The French Lieutenant's Woman: Chapters 14-16
Chapter Fourteen begins with an explanation of how visitors to Lyme Regis in the nineteenth century were subject to the scrutiny of the town. Charles has had to endure this sensation two or three times a week on his visits with Ernestina and her aunt.
The morning after he went to Undercliff, he, Ernestina and Aunt Tranter go to Marlborough House to see Mrs. Poulteney. He could not avoid this fate especially as ‘foreign’ visitors (from out of town) are a currency for the likes of this hostess.
When they arrive, Mrs. Poulteney insists that Sarah stays. Mrs. Tranter demonstrates her kindness and asks Sarah to visit her when Ernestina has returned home. Charles notes that Sarah studiously avoids his eyes and does not betray the fact that they met the day before. He also notices that Mrs. Poulteney ignores her (unless she wants her to do something for her) as does Ernestina, which annoys him.
Towards the end of their visit, Charles begins to see that Sarah’s ‘silent meekness’ runs contrary to her nature and has completely disassociated herself from her employer. At one point, Mrs. Poulteney criticizes Mary for talking to Sam and Charles defends both Mary and Aunt Tranter by being sarcastic. Sarah looks into Charles’s eyes and for the first time the two strangers realize they have a common enemy. Whilst this is happening, Sam talks to Mary at Aunt Tranter’s house and their conversation is ‘surprisingly serious’.
In Chapter Fifteen, Charles and Ernestina have made up after the awkwardness at Mrs. Poulteney’s and Ernestina decides to give Mary her green walking dress. Alone with Sam later, Charles advises Sam to keep away from Mary and Sam responds by saying ‘we’re not ‘orses. We’re ‘ooman beings’. Charles apologizes, but still says Sam should avoid Mary until he has discovered from Mrs. Tranter if Mary will permit his attentions.
Chapter Sixteen informs us that five uneventful days have since passed and Ernestina has changed after falling into Charles’s disfavor at Mrs. Poulteney’s house. She has become more deferential to him, but he finds this somewhat cloying. Although he enjoys being adulated, he has also been used to years of ‘very free bachelorhood’ and in his own way is also a ‘horrid, spoilt child’. Filling the evenings ‘without benefits of cinema or television’ was difficult for those not working a 12 hour day. Charles sprawls across a sofa whilst Ernestina reads him a poem. She feels ‘elevated and purified’ by this eulogy to Florence Nightingale.
The narrative cuts abruptly away from this scene to explain that although it is thought women were chained to their roles at this time, such as Ernestina, John Stuart Mill had argued only the week before (April 6th 1867) that it was time to give women equal rights at the ballot box.
The narrative then returns to Ernestina reading the poem out loud to Charles. When she realizes he is asleep, she throws the book at him. The next day he is granted an afternoon of ‘wretched grubbing’ rather than having to discuss the furnishings of the house they have not yet found.
On his search for fossils in the area where he last saw Sarah, he sees her again halfway up the path. As she passes him, she slips and he helps her to her feet. He looks at her face and sees that her eyes cannot hide her intelligence. He associates her face and the flash from her eyes with foreign women and foreign beds.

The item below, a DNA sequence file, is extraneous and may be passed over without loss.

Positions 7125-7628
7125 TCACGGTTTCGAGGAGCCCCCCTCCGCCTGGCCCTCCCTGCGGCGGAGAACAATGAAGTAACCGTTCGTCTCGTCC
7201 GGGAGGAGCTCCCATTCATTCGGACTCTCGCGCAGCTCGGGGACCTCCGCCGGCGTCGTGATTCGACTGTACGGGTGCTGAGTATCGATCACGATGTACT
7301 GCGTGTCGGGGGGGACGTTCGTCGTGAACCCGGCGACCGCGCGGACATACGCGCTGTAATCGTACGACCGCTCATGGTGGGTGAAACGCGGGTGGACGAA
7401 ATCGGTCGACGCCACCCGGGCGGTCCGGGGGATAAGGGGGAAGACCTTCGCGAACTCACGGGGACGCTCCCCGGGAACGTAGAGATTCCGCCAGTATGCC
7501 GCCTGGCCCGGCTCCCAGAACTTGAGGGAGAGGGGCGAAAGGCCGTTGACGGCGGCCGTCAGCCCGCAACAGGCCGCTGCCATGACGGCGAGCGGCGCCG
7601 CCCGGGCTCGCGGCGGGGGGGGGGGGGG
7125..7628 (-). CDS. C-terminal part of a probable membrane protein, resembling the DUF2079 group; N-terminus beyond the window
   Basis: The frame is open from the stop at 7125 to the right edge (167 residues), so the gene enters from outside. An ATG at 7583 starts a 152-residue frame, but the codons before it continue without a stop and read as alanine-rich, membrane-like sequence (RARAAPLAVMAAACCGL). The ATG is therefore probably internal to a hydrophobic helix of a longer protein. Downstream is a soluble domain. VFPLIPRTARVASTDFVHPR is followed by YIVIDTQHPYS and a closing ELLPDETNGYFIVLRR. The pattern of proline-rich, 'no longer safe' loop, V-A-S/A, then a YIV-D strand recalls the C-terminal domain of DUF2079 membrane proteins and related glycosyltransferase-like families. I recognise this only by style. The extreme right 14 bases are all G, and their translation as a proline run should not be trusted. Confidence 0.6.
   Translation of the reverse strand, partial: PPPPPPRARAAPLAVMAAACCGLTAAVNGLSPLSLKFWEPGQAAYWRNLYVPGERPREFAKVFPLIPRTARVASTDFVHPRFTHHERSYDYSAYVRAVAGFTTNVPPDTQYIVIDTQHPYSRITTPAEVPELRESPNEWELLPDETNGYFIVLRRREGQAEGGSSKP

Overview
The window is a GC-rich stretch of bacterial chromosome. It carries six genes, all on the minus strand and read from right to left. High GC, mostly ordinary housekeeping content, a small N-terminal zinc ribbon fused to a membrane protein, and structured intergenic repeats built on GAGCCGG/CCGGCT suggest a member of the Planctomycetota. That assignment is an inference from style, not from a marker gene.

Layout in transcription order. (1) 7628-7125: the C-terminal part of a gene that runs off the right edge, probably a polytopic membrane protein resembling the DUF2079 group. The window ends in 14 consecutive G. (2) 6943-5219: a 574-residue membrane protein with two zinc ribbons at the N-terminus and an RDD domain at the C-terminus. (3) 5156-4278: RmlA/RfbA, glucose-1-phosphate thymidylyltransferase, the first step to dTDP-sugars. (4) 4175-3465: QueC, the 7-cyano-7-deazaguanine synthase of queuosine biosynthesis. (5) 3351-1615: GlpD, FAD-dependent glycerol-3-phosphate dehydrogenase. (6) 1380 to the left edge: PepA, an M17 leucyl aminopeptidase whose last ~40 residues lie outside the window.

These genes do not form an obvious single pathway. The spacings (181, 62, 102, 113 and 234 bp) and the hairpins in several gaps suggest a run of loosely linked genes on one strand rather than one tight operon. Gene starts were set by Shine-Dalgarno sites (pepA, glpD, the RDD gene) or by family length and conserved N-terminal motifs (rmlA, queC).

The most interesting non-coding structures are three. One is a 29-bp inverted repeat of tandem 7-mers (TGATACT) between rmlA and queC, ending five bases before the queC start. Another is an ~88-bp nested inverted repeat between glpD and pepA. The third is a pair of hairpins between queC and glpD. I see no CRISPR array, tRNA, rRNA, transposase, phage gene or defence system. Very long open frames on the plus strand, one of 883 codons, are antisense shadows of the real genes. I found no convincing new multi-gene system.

Although this faintly shocks him, thanks to his interest in Darwinism he is less inclined to blame her for her sensuality than she might have imagined. He has also read Madame Bovary and remembers this name when he looks at her face. He begins to talk about how Mrs. Tranter has explained she is not happy in her situation, but she walks away swiftly to hide when she hears men approaching. The men disappear when they see Charles and he tells her it is unnecessary for her to hide. She replies that a gentleman who cares for his good name cannot be seen with ‘the scarlet woman of Lyme’.
He tells her she should leave the town and Miss Freeman and Mrs. Tranter would make inquiries for another position for her in London. She thanks him but says she cannot leave. He argues that if the French gentleman does not return, he is not worthy of her. If he does come back, he will track her down. She informs him that she knows he will never return as she received a letter long since and now knows he is married. She walks away and leaves Charles standing alone.
Analysis – Chapters Fourteen, Fifteen and Sixteen
Because Charles is reminded of Madame Bovary as he looks into Sarah’s eyes, the narrative makes use of this nineteenth-century novel about adultery and disappointment to strengthen its case about Sarah’s outcast status.
It is telling that he shows an understanding of her through literature and it is as though the novel is reiterating Chapter Thirteen where the point is made that all we know is fiction. By contrast, one may also read Charles’s reference as an indication of the narrow world he lives in; Sarah is only knowable to him through books and not by familiarity.
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- The French Lieutenant's Woman
- Novel Summary
- Chapters 1-2
- Chapters 3-5
- Chapters 6-7
- Chapters 8-9
- Chapters 10-11
- Chapters 12-13
- Chapters 14-16
- Chapters 17-18
- Chapters 19-21
- Chapters 22-24
- Chapters 25-27
- Chapters 28-30
- Chapters 31-33
- Chapters 34-36
- Chapters 37-39
- Chapters 40-42
- Chapters 43-45
- Chapters 46-48
- Chapters 49-51
- Chapters 52-54
- Chapters 55-57
- Chapters 58-61
- Character Profiles
- Metaphor Analysis
- Theme Analysis
- Top Ten Quotes
- John Fowles
- Essay Q&A